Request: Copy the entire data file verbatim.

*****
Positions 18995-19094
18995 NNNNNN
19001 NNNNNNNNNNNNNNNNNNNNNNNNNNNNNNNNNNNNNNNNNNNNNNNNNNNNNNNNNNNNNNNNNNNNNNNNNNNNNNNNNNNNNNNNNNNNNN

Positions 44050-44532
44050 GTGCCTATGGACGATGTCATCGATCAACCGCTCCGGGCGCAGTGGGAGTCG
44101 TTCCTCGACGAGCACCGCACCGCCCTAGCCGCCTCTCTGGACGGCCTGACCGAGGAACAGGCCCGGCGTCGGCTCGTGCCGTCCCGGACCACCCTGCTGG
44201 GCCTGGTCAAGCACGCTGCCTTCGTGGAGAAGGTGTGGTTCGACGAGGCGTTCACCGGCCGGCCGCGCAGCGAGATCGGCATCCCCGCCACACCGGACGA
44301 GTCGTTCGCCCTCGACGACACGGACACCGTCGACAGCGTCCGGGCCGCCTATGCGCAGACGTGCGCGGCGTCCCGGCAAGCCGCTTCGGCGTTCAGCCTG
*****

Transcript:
Positions 18995-19094
18995 NNNNNN
19001 NNNNNNNNNNNNNNNNNNNNNNNNNNNNNNNNNNNNNNNNNNNNNNNNNNNNNNNNNNNNNNNNNNNNNNNNNNNNNNNNNNNNNNNNNNNNNN

Positions 44050-44532
44050 GTGCCTATGGACGATGTCATCGATCAACCGCTCCGGGCGCAGTGGGAGTCG
44101 TTCCTCGACGAGCACCGCACCGCCCTAGCCGCCTCTCTGGACGGCCTGACCGAGGAACAGGCCCGGCGTCGGCTCGTGCCGTCCCGGACCACCCTGCTGG
44201 GCCTGGTCAAGCACGCTGCCTTCGTGGAGAAGGTGTGGTTCGACGAGGCGTTCACCGGCCGGCCGCGCAGCGAGATCGGCATCCCCGCCACACCGGACGA
44301 GTCGTTCGCCCTCGACGACACGGACACCGTCGACAGCGTCCGGGCCGCCTATGCGCAGACGTGCGCGGCGTCCCGGCAAGCCGCTTCGGCGTTCAGCCTG